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We're on the Verge of a Devastating OB-GYN Shortage

A new study identifies which cities will feel it the most.

by Hannah Smothers
Sep 18 2019, 8:16pm

Zackary Drucker/The Gender Spectrum Collection

Women’s healthcare in this country is already, essentially, a haunted house where the exit doesn’t exist and new terrors pop out of the walls randomly. To add another scary feature, a study released this week predicts a nationwide shortage of obstetricians and gynecologists in this country as soon as next year.

Researchers have been issuing ominous warnings of a nationwide shortage of physicians, in general, for several years. But things are particularly bad in OB-GYN, an area of care with increasingly high demand (for childbirth, yes, but also annual exams, STI and cancer screening, prenatal care…), and a high percentage of physicians nearing retirement age. A 2017 study by the American College of Obstetricians and Gynecologists predicted a shortage of 8,800 OB-GYNs by 2020 (so, a few months from now), and warned that, by 2050, the country will be short some 22,000 women’s health physicians.

This new data added to and honed in on those predictions by isolating the cities that will be hit the hardest by a lack of doctors. Researchers used data from doctor profiles on Doximity (basically LinkedIn but for doctors) to determine the average age and number of OB-GYNs practicing in the 50 most-populous cities across the country.

According to the study findings, Las Vegas, Salt Lake City and Miami will face the most dire lack of OB-GYNs. The study also shows drastic differences in demand in places where there’s already not nearly enough obstetricians: In Las Vegas, a physician delivers an average of 165 babies per year, while in Portland, where there’s an abundance of OB-GYNs, the average number of deliveries is about 62. The obvious conclusion you can draw from this is that a doctor’s work-life balance, plus their likelihood to burn out, is extremely dependent on the market for their services in the city where they practice.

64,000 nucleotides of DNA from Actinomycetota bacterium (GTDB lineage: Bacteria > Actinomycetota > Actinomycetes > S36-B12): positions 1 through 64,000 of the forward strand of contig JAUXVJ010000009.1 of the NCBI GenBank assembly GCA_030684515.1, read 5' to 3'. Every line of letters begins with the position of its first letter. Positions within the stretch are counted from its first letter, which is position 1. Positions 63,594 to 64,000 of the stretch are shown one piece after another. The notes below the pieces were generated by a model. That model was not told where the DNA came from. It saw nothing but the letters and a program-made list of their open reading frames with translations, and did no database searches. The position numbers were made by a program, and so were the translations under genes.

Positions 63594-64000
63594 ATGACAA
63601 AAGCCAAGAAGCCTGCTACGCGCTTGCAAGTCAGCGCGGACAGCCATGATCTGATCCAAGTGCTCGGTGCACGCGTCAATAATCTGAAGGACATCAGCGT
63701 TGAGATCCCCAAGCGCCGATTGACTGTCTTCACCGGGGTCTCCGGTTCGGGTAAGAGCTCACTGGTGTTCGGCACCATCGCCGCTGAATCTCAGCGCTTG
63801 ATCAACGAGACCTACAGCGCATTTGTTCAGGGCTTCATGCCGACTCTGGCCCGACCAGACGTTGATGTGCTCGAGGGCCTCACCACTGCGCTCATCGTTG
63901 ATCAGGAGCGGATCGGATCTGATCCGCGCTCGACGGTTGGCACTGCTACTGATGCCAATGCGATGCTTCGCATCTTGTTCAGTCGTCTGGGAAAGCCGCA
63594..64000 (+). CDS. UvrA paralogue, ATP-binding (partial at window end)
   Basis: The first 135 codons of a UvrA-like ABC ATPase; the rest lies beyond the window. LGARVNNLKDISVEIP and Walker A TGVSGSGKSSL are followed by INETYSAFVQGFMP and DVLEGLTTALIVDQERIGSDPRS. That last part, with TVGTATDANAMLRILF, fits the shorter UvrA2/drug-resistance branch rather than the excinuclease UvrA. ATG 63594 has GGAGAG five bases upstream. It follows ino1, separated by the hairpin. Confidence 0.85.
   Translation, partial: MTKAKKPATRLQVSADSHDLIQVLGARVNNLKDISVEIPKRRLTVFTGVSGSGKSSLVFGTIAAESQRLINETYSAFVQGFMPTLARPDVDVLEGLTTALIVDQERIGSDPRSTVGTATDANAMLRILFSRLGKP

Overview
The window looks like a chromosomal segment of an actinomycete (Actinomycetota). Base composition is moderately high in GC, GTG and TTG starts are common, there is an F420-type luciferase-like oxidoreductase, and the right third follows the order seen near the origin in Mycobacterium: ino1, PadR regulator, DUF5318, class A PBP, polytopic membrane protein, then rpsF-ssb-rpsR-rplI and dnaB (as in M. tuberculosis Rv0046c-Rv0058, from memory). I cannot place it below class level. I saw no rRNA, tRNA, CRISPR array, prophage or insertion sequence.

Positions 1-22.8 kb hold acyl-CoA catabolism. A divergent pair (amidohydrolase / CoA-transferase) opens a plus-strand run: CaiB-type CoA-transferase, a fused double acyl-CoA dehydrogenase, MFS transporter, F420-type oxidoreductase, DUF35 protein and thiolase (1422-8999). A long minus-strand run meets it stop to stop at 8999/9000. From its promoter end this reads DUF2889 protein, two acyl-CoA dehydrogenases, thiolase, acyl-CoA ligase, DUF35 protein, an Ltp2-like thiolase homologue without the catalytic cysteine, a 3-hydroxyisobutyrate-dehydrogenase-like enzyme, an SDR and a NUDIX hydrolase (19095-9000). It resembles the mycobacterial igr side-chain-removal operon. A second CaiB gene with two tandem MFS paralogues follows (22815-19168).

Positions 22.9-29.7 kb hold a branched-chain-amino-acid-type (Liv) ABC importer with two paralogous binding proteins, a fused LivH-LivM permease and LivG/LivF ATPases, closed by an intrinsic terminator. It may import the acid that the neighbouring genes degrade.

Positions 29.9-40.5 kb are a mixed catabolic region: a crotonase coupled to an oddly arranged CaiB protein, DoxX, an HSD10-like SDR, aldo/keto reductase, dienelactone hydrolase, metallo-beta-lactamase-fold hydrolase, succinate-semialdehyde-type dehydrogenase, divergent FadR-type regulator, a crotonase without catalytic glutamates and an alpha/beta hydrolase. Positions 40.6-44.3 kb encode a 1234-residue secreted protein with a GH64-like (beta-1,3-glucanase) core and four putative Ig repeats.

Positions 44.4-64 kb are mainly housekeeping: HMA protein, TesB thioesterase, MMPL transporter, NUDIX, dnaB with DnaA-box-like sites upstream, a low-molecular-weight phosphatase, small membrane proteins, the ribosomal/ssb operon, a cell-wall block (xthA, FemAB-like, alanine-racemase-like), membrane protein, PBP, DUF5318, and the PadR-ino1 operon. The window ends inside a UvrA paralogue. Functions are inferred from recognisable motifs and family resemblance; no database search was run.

Researchers say the increasing disparity between the number of people who need OB-GYN care and the number of working OB-GYNs is caused mostly by population growth. In its 2017 study, ACOG conservatively guessed the demand for OB-GYN services in the country would increase by at least six percent over the decade. But ACOG also notes that OB-GYNs are among the lowest-paid of the surgical subspecialties, have some of the least control over their personal lives, and face higher rates of professional burnout than other specialties. Because of this, OB-GYNs tend to retire a few years earlier than other physicians.

The biggest, self-imposed limitation of this study is that it leaves out rural areas, which are always most affected by any gap in healthcare. By ACOG’s math, nearly half of all U.S. counties lacked a single OB-GYN in 2017. Stack that on top of the shortage of clinics (becoming worse by the day), and being pregnant or needing just any sort of reproductive care in a rural county in the United States sounds inconvenient at best, and totally untenable at worst.

The dressing on this hell-salad is that a strain on access to OB-GYNs means the number of people who can access and afford prenatal care—already something of a pregnancy privilege—will shrink. Not to raise the volume at which I’m already screaming, “THIS IS BAD,” but, according to the CDC and also common sense, early and continuous prenatal care is the best way to prevent pregnancy complications that contribute to this country’s soaring maternal mortality rate.

As this latest study predicts, Millennials (who tend to want children less, but do still have them) are poised to be most affected by the impending lack of OB-GYNs.

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